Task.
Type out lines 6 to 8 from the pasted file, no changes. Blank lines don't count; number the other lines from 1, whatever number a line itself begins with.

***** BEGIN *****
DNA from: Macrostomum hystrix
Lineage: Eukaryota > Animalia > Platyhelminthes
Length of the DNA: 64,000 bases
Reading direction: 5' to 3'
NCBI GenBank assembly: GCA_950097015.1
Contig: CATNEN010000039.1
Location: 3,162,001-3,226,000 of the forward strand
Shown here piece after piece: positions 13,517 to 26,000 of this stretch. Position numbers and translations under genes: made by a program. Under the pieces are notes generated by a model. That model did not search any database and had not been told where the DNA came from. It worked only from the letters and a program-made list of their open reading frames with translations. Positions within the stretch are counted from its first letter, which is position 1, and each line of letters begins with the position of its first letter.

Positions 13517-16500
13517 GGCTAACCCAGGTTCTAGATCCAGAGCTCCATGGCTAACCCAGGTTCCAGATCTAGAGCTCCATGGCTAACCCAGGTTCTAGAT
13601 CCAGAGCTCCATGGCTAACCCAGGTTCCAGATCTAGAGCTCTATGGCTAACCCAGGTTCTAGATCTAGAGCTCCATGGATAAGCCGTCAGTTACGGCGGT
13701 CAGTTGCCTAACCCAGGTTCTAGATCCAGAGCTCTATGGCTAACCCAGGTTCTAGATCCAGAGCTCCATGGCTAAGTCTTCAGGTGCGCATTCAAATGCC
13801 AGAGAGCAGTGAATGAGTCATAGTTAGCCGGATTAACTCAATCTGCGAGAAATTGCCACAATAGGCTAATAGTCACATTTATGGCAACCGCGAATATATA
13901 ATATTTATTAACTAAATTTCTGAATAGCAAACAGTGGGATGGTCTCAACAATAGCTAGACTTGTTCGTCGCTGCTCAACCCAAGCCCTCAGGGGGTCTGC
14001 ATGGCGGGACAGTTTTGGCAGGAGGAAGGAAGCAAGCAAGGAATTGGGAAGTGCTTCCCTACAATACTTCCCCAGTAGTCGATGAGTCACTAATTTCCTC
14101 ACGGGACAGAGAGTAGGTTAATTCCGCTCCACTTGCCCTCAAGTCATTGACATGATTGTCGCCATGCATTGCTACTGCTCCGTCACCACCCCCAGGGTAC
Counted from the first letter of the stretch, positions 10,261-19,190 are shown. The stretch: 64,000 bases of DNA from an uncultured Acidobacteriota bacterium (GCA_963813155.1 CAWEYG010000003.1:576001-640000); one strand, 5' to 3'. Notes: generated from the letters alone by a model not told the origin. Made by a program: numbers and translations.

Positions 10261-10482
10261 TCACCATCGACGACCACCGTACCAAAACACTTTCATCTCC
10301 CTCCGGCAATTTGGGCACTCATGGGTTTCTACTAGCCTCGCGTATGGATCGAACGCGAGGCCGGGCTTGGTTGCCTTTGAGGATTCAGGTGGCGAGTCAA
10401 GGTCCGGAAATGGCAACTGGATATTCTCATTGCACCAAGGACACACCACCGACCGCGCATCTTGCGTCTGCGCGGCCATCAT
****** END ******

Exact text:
Contig: CATNEN010000039.1
Location: 3,162,001-3,226,000 of the forward strand
Shown here piece after piece: positions 13,517 to 26,000 of this stretch. Position numbers and translations under genes: made by a program. Under the pieces are notes generated by a model. That model did not search any database and had not been told where the DNA came from. It worked only from the letters and a program-made list of their open reading frames with translations. Positions within the stretch are counted from its first letter, which is position 1, and each line of letters begins with the position of its first letter.